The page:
Australia Vote Hinges on Economy
Keating calls election as his party struggles with political losses, unemployment, failed banks
SYDNEY — THE road to Yarralumla had never been watched more carefully by reporters.
That's the path to the governor-general's residence that Australian prime ministers must traverse when they want to call a federal election. Under this country's parliamentary system, Prime Minister Paul Keating had until May to hold the election. But the guarded Mr. Keating surprised everyone when on Feb. 7 he called a March 13 vote.
Several events made it pointless for him to wait. The ruling Labor Party recently lost a state election in Western Australia, the long-range unemployment forecasts were getting no better, and a Labor Speaker of the House of Representatives had resigned over an ethical issue.
Keating wasted no time getting into campaign mode. At a trade conference he hammered his favorite theme, more trade with Asia.
"Everything else we do in this country depends on our success as a trading nation," he said. And he is expected to announce a new policy on women's issues.
But what was most eagerly awaited was Keating's economic package, announced Feb. 9. Highlights include:
* A tax cut on companies from 39 percent to 33 percent.
* A 10 percent general investment allowance for small businesses.
* A $30-a-week child-care cash rebate for working parents.
His opposition, the Liberal-National Coalition, scoffed at the package. "It cannot be paid for," said Peter Reith, the shadow treasurer.
The stakes in the election are high: Australia is in the midst of a fundamental shake-up in labor relations; foreign debt totals 40 percent of gross domestic product, or $160 billion (Australian; US$108 billion); its 11.3 unemployment rate is nearly as high as during the Great Depression; and the country is cautiously eyeing emerging trade blocs to see where it is going to fit in.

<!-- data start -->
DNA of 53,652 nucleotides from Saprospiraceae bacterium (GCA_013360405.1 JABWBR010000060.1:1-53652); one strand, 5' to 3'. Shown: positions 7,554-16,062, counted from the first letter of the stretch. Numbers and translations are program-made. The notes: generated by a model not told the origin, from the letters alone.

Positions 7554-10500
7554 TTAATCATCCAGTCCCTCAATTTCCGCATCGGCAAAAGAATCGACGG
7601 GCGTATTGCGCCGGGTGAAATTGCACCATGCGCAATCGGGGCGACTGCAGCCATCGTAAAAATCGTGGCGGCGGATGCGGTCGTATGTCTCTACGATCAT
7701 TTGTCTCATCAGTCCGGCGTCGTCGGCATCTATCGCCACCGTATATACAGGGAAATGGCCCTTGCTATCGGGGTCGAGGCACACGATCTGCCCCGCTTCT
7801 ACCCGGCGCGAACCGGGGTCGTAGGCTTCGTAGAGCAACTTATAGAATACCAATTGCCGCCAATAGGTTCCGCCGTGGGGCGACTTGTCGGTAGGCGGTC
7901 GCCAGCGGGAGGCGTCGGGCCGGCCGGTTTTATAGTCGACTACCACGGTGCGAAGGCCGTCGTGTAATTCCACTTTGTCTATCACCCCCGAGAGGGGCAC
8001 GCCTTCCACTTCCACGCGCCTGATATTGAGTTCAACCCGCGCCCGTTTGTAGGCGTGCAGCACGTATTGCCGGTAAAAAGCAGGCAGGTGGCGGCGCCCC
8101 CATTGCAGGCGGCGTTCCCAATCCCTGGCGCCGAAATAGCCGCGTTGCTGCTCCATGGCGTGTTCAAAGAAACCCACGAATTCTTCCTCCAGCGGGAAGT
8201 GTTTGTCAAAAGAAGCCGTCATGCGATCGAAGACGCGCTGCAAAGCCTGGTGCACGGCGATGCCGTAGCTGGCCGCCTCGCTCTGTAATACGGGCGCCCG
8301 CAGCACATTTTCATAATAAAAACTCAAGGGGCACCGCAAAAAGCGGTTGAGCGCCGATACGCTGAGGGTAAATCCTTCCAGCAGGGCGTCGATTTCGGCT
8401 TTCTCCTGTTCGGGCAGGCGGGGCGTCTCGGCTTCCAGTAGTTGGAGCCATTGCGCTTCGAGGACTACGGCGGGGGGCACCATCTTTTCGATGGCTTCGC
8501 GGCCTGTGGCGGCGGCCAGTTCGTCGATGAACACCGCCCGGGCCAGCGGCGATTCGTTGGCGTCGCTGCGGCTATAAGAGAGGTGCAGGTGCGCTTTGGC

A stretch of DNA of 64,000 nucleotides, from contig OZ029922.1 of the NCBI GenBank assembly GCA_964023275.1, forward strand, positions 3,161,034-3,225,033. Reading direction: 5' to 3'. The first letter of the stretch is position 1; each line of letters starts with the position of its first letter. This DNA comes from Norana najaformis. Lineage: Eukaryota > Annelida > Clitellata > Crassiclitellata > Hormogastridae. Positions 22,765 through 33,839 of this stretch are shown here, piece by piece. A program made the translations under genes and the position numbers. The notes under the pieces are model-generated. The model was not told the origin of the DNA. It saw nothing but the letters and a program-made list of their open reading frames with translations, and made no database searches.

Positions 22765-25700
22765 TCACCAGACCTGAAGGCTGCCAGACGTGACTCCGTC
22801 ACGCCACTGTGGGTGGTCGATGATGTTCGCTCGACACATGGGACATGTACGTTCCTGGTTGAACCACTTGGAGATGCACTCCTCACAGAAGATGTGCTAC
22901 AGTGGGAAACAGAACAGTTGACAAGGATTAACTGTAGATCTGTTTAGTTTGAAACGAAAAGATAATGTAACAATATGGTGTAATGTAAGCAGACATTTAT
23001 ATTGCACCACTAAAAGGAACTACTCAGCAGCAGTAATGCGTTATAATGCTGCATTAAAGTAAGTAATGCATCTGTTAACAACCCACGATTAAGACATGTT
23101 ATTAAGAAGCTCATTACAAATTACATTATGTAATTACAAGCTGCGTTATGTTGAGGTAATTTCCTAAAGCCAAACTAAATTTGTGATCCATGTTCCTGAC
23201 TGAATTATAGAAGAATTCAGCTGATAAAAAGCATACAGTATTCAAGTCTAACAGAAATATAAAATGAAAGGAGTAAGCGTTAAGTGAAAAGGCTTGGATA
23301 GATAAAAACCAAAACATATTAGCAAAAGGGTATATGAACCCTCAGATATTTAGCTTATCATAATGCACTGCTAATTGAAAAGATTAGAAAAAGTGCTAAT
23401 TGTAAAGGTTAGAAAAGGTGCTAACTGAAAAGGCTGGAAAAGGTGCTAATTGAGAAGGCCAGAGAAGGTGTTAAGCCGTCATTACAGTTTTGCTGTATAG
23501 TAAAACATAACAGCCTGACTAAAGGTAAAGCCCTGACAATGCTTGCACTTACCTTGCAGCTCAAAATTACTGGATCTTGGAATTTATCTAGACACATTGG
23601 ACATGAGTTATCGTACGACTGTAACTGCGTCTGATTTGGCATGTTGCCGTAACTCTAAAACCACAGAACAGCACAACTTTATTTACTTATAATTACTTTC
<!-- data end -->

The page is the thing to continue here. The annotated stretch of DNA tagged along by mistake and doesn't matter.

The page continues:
Keating's Labor Party has been in power for a decade and some voters, as in the United States election, seem ready for a change. The views of the two candidates, Keating and opposition leader John Hewson, could not be more different.
Keating has positioned himself as the visionary for a new Australia. He is pushing the country to realign itself with Asia and away from Britain and the US.
Keating, who was treasurer of Labor before unseating Bob Hawke in Dec. 1991, has followed Mr. Hawke's efforts at gradual restructuring of the work force and deregulation of industries.
Yet in the last eight months, Labor has been thrown out of office in 3 out of 4 state elections because of the worsening economy and its role in the collapses of state banks and building societies.
Dr. Hewson, the Liberal-National coalition candidate is staunchly pro-business. Hewson's "Fightback" economic package, launched a year ago, consisted of bullet-biting workplace restructuring, tariff reduction, business incentives, privatization, and slimmed-down social programs. It taxed consumption rather than production by replacing six taxes with one, a 15 percent goods-and-services tax (GST).
But after wide public protests over the fairness of a GST on food during a time of great unemployment, and seeking to counter an image as "inflexible," Hewson in December came out with a softer package that exempted food from the GST. While Keating derided the changes as waffling, the public did not.
Pollsters and pundits are predicting a close race. A Morgan poll shows approval ratings for Labor at 43.5 percent to the Coalition's 42 percent.
But voters say they prefer Keating as prime minister by a margin of 48 percent to Hewson's 40 percent.